# Question 7d5b1

Nov 1, 2017

$a = 0 , 1$

#### Explanation:

Notice that $x + 2 {a}^{2} - a$ is just $x$ with the added constant $2 {a}^{2} - a$. This makes the substitution $u = x + 2 {a}^{2} - a$ not too difficult, since $\mathrm{du} = \mathrm{dx}$.

We can substitute this directly into the integral, but remember that the bounds will change as we move from $x$ to $u$. The bound $x = a$ will become $u = \left(a\right) + 2 {a}^{2} - a = 2 {a}^{2}$ and the bound $x = - a$ becomes $u = \left(- a\right) + 2 {a}^{2} - a = 2 {a}^{2} - 2 a$.

We then see that:

${\int}_{- a}^{a} \cos \left(x + 2 {a}^{2} - a\right) \mathrm{dx} = {\int}_{2 {a}^{2} - 2 a}^{2 {a}^{2}} \cos \left(u\right) \mathrm{du}$

The integral of cosine is just sine:

=[sin(u)]_(2a^2-2a)^(2a^2)=color(blue)(sin(2a^2)-sin(2a^2-2a)#

Which is not equivalent to what you stated. You may have attempted to do ${\left[\sin \left(u\right)\right]}_{2 {a}^{2} - 2 a}^{2 {a}^{2}} = \sin \left(2 {a}^{2} - \left(2 {a}^{2} - 2 a\right)\right)$, but this is not how to properly evaluate the function.

You could also get a "simpler" answer using the sine difference to product formula: $\sin \left(\alpha\right) - \sin \left(\beta\right) = 2 \cos \left(\frac{\alpha + \beta}{2}\right) \sin \left(\frac{\alpha - \beta}{2}\right)$.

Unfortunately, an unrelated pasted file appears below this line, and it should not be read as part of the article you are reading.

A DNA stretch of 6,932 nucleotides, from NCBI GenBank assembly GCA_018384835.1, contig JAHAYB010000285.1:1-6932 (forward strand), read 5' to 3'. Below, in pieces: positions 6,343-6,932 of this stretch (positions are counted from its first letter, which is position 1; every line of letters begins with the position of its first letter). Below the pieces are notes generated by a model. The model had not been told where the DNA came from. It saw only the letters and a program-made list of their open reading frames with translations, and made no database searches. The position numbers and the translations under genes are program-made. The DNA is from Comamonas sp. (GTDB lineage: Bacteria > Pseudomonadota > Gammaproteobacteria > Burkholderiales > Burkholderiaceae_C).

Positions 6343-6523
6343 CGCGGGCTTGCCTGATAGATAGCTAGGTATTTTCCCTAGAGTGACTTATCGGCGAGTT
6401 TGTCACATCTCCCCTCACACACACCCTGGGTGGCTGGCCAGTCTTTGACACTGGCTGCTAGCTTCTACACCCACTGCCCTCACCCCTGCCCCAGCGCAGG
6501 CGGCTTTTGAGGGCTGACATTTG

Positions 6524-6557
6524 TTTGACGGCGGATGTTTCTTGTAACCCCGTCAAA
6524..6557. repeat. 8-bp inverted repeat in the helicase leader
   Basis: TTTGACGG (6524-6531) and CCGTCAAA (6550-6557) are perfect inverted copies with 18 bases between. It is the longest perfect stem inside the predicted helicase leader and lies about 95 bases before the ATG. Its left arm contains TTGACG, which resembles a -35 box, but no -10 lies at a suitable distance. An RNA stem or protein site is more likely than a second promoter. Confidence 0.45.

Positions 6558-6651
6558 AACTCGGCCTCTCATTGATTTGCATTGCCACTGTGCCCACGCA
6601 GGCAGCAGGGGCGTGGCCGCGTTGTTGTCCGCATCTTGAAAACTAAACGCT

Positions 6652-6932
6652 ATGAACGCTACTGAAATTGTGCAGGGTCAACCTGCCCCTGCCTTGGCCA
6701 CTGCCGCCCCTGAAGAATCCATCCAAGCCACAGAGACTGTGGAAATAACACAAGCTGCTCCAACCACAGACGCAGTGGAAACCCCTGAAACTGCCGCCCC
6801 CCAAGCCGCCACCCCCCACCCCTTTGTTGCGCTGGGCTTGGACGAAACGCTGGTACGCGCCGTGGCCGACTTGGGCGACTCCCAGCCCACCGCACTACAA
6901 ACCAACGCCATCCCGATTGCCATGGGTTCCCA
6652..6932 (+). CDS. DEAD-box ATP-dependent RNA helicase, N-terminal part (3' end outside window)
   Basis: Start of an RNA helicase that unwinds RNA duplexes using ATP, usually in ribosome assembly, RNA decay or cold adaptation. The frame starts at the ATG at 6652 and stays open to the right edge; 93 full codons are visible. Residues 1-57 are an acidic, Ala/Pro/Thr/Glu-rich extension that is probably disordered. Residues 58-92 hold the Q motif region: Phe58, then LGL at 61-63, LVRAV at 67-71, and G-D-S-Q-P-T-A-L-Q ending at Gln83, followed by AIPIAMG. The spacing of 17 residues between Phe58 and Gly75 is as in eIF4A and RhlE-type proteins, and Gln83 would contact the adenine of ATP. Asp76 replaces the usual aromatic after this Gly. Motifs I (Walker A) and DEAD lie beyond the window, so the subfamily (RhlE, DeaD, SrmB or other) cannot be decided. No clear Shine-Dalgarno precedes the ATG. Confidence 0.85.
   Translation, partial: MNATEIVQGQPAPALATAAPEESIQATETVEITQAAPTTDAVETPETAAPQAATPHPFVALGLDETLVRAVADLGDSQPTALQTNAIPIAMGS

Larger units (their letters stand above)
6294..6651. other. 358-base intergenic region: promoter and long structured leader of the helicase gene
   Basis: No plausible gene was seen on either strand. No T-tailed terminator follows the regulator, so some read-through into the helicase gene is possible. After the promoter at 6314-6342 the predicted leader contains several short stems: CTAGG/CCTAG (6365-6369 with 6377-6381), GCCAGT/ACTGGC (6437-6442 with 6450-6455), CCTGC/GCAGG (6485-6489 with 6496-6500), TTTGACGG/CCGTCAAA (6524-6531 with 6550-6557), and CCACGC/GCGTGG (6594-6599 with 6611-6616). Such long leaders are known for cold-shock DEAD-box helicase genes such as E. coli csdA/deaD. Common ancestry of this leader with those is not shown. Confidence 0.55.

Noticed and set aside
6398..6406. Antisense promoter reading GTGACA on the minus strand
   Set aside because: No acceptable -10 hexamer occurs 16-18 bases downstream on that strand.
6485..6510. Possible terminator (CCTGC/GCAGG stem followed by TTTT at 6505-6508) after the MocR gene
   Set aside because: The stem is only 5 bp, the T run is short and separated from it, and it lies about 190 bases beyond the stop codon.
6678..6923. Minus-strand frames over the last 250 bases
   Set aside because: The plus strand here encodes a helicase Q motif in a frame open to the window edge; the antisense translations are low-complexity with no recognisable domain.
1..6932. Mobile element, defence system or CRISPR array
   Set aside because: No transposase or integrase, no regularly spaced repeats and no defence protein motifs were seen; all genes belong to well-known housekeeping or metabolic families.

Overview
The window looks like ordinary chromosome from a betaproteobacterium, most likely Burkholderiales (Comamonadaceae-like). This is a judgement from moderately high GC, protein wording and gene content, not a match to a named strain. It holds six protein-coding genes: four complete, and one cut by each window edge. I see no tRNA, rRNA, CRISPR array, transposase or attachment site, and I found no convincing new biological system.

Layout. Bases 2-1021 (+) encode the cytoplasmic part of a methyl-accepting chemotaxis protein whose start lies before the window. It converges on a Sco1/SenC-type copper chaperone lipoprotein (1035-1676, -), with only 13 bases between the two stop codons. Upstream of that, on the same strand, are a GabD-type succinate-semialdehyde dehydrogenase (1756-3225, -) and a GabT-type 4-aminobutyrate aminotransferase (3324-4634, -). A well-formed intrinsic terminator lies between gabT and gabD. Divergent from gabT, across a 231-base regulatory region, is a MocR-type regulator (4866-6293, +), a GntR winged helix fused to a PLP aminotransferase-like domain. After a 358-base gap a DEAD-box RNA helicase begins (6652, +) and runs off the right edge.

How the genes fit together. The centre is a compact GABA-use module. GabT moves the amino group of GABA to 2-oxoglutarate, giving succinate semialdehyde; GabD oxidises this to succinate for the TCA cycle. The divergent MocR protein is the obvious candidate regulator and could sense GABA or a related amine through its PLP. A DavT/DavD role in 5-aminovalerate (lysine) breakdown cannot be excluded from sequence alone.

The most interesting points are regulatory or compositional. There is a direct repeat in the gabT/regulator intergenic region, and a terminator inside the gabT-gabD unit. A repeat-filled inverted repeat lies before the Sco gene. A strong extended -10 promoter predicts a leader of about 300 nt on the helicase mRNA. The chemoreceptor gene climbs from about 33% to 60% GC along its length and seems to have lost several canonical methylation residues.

Here that gives the reduction:

$= 2 \cos \left(\frac{2 {a}^{2} + 2 {a}^{2} - 2 a}{2}\right) \sin \left(\frac{2 {a}^{2} - \left(2 {a}^{2} - 2 a\right)}{2}\right) = 2 \cos \left(2 {a}^{2} - a\right) \sin \left(- a\right)$

Upon re-examining this, perhaps you want a solution for $a$.

In that case, we want that $2 \cos \left(2 {a}^{2} - a\right) \sin \left(- a\right) = - \sin \left(2 a\right)$.

Note that $- \sin \left(2 a\right) = - 2 \cos \left(a\right) \sin \left(a\right)$. Also note that $2 \cos \left(2 {a}^{2} - a\right) \sin \left(- a\right) = - 2 \cos \left(2 {a}^{2} - a\right) \sin \left(a\right)$. So, the two are equal when $\cos \left(2 {a}^{2} - a\right) = \cos \left(a\right)$, which occurs when $2 {a}^{2} - a = a$.

Solving this yields $2 {a}^{2} - 2 a = 2 a \left(a - 1\right) = 0$, so $a = 0$ or $a = 1$.